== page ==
One wonders what Joseph would think of all that happened after his death, for the nation whom he saved from starvation by God’s grace certainly rejected the faith that sustained him.

At any rate, “Joseph, son of Jacob” was a well-known hero. And so it was a popular name. In fact, centuries later, there was another Jacob who had a son. And this Jacob named his son Joseph. And this Joseph was betrothed to a virgin named Mary, who was found to be with child by the Holy Spirit.

After the Child was born, an angel of the Lord appeared to Joseph in a dream, “Get up,” he said, “Take the Child and His mother and escape to Egypt. Stay there until I tell you, for Herod is going to search for the Child to kill Him.”

Here we go again. Another Joseph-son-of-Jacob heading down to Egypt. This time, the purpose is far more specific than the salvation of God’s chosen people, Israel. This Joseph is going to Egypt to save God’s chosen Savior, Jesus.

Like his namesake of old, this Joseph is also obedient and faithful. When he got up, he took the Child and His mother during the night and left for Egypt, where he stayed until the death of Herod. And so was fulfilled what the Lord has said through the prophet:  “Out of Egypt I called My Son” (Matthew 2:14-15).

Joseph takes Mary and her Baby to Egypt, and there they stay until Herod dies.  Then, when Herod was dead, behold, an angel of the Lord appeared in a dream to Joseph in Egypt, saying, “Get up, take the Child and His mother and go to the land of Israel, for those who were trying to take the Child’s life are dead.”

So he got up, took the Child and His mother, and went to the land of Israel. But when he heard that Archelaus was reigning in Judea in place of his father Herod, he was afraid to go there. Having been warned in a dream, he withdrew to the district of Galilee, and he went and lived in a town called Nazareth. So was fulfilled what was said through the prophets, “He will be called a Nazarene.”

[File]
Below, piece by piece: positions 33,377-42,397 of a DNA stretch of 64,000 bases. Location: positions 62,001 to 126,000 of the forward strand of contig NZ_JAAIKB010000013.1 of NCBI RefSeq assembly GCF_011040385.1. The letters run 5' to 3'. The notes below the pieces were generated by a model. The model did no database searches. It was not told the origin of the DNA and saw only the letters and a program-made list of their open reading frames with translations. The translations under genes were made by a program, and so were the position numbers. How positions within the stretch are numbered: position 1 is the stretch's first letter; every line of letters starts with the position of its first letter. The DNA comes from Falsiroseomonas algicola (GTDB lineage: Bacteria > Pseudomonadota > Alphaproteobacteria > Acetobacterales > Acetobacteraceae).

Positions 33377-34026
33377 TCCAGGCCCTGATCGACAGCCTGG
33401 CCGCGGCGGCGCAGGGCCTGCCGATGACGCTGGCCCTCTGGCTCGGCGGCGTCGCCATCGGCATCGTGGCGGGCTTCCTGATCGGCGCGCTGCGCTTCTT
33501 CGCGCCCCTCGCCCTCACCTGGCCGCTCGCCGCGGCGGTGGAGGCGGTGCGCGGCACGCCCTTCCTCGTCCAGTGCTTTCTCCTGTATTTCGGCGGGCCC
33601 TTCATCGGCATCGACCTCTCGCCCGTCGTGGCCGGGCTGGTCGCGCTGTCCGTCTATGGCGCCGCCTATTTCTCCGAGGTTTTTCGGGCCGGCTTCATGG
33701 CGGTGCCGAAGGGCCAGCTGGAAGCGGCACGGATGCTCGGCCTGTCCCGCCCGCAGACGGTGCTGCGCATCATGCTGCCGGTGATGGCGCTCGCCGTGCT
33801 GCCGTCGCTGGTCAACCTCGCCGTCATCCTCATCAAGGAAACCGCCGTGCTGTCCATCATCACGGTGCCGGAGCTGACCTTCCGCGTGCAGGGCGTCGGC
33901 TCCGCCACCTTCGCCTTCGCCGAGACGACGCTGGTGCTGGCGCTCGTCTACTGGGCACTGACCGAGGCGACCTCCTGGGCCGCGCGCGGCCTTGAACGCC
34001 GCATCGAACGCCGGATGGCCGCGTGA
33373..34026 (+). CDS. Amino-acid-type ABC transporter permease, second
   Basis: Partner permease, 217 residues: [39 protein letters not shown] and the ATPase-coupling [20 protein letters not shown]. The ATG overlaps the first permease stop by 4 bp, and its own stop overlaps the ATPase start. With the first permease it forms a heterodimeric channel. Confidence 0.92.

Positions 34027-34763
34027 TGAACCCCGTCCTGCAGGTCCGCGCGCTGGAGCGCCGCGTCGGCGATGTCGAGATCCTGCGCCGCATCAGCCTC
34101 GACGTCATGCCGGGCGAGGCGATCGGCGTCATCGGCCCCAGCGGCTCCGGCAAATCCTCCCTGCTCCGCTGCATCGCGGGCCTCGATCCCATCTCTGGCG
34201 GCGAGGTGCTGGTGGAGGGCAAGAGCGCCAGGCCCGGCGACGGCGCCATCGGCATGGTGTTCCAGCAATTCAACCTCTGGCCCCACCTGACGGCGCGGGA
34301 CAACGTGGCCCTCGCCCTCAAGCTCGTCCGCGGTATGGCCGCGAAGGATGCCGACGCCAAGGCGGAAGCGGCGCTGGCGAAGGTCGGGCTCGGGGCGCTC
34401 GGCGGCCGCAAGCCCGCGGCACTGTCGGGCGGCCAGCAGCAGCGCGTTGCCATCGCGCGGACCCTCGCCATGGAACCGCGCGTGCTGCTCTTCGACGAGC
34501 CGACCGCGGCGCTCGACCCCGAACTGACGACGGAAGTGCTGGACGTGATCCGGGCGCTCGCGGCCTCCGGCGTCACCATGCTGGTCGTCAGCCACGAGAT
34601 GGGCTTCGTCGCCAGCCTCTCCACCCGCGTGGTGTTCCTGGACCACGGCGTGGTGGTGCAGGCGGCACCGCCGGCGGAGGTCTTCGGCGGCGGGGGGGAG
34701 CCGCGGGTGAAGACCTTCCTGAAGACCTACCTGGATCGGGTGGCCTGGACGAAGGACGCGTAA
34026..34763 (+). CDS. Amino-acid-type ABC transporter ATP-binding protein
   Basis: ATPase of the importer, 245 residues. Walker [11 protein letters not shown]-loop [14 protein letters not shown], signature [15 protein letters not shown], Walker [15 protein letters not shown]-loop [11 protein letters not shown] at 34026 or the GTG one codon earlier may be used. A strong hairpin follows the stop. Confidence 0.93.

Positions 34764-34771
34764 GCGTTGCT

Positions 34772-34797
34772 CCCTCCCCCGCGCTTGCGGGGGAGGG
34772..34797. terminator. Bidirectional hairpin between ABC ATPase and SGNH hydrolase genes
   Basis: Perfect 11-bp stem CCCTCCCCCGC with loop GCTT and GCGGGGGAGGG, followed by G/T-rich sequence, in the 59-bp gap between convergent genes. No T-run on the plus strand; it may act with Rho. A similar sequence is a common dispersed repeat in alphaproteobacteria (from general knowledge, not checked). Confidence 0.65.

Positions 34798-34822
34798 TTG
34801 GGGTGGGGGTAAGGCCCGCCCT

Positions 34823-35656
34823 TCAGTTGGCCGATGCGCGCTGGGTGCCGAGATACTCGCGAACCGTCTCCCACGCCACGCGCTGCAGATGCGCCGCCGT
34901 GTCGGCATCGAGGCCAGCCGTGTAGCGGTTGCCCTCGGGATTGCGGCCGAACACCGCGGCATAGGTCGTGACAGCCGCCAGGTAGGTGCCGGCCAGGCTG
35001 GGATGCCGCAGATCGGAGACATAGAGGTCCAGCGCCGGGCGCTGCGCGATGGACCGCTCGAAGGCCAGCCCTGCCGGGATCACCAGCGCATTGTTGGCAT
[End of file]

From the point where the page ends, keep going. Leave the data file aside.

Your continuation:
So Joseph-son-of-Jacob, having taken Mary and Jesus to Egypt, now brings them back to the Promised Land, and they find a home in Nazareth, just like the prophets said it would be. That’s what our text tells us today.

But the big question is this: So what? Why does it matter to me that the family went to Egypt and back? The story seems to have little significance. Ah, but there is much Good News here for us in the stories of Josephs, sons of Jacobs.

For one thing, Matthew insistently points out that this trip takes place to fulfill what the prophets had said about the Messiah. Even as a toddler, Jesus is proving Himself to be the Savior—even as He will by fulfilling prophecies about healings and other miracles. The trip to Egypt adds to His credentials as the Christ. But there is more for us to rejoice in here.

Remember the story of the original Joseph. And especially remember the original Israelites’ trip to Egypt. The Israelites who go down to Egypt and Joseph’s care are his brothers—the brothers who gave into jealousy, faked his death, deceived his father, stole his coat, sold him into slavery, and dismissed him as gone. This is hardly a righteous group of characters, these Israelites who make their way to Egypt and Joseph’s care.

Furthermore, consider the Israelites who leave Egypt 400 years later, who survived because of Joseph’s invitation. They constantly doubt God’s promises, bow down to false gods, challenge Moses, and complain about the Lord’s deliverance, and gripe about the Lord’s provision. They do so all the way to the Promised Land. And after that, they get even worse about it.

The point is this. All the way down to Egypt and all the way back to the Promised Land, the Israelites are a bunch of thankless and unrighteous sinners.